Nigel Strangeways is seeing out the end of the Second World War at the Ministry for Morale. Surrounded by stories of victory and success, Nigel is itching to return to his life as a private investigator. But he may need to return to that role sooner than he suspects…
Known as ‘Our Blonde’ to the office, Nita Prince is the femme fatale of the Visual Propaganda Division. Rumoured to be having an affair with the married Director, tensions in the office rise when war hero, former co-worker, and beau of Nita, Charles Kennington returns.
Long missing and presumed dead, Charles’ return sets the office buzzing with gossip and anxious anticipation. But when Nita is poisoned in plain sight at the celebratory gathering, the excitement quickly turns to suspicion: anyone in that room could be Nita’s killer.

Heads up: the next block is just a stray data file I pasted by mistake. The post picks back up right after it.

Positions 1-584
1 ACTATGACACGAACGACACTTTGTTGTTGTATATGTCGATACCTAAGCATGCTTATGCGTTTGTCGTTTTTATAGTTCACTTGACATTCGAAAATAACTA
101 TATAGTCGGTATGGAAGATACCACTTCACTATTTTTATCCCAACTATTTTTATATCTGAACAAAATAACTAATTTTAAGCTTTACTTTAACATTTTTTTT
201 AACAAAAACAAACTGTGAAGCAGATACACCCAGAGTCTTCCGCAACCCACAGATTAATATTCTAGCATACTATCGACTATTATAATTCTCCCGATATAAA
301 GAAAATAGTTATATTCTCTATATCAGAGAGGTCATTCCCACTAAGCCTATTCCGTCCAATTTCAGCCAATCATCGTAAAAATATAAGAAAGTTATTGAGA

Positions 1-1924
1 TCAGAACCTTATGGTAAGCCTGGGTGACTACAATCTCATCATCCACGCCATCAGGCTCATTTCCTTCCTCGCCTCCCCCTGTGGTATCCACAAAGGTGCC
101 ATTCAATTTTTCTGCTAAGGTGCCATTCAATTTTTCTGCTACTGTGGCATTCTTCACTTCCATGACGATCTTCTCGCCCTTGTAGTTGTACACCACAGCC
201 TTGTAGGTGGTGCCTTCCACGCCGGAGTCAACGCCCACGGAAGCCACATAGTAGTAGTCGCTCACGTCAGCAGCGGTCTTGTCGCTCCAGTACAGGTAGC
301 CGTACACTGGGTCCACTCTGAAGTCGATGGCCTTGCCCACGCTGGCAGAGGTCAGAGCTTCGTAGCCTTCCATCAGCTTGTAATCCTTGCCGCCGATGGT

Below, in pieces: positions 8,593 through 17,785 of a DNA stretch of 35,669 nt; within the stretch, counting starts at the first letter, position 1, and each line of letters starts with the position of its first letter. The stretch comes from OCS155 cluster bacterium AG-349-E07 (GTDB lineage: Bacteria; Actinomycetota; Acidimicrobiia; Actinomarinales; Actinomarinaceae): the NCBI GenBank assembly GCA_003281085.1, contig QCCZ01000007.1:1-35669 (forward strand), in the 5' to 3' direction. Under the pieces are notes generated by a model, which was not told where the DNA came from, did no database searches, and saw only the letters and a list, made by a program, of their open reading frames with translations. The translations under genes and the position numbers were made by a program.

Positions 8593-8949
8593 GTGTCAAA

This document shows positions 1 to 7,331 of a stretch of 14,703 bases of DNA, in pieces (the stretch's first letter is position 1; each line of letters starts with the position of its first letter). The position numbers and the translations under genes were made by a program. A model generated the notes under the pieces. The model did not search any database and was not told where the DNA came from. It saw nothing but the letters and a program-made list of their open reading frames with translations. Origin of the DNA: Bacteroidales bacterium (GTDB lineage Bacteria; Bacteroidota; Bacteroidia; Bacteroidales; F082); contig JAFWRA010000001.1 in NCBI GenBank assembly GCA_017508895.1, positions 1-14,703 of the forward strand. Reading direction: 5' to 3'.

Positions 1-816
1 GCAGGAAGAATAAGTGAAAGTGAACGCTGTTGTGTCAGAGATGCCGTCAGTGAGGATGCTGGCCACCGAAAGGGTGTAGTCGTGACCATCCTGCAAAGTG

With six suspects to choose from, two spurned lovers on the scene, and government secrets at stake, Nigel will need to navigate more than just office politics to solve the case.
Minute for Murder was originally published in 1947.
‘His best yet. All his characters literally leap to life. Minute for Murder has that fine quality of English prose which distinguishes Mr. Blake’s work from that of any other writer.’ — Spectator
‘This is a character detective story, water-tight as to plot, but otherwise to be ranked as a first-rate novel.’ — Elizabeth Bowen
‘It is a first-class thriller — really first-class — funny into the bargain.’ — John Betjeman
‘His writing is always a pleasure and his new story is notable for some brilliant characterisation and a clever piece of detection.’ — Daily Telegraph
‘This brilliant detective novel.’ — JB Priestley
‘Its combination of excitement and technical mastery makes it his best yet.’ — Time and Tide
‘…The writing is a joy and the detection treatment first-class.’ — Sunday Chronicle
‘Marvelous.’— Reader Review
‘His plots are ingenious.’ — Times Literary Supplement
‘A master of detective fiction.’ — Daily Telegraph
‘The Nicholas Blake books are something quite by themselves in English detective fiction.’ — Elizabeth Bowen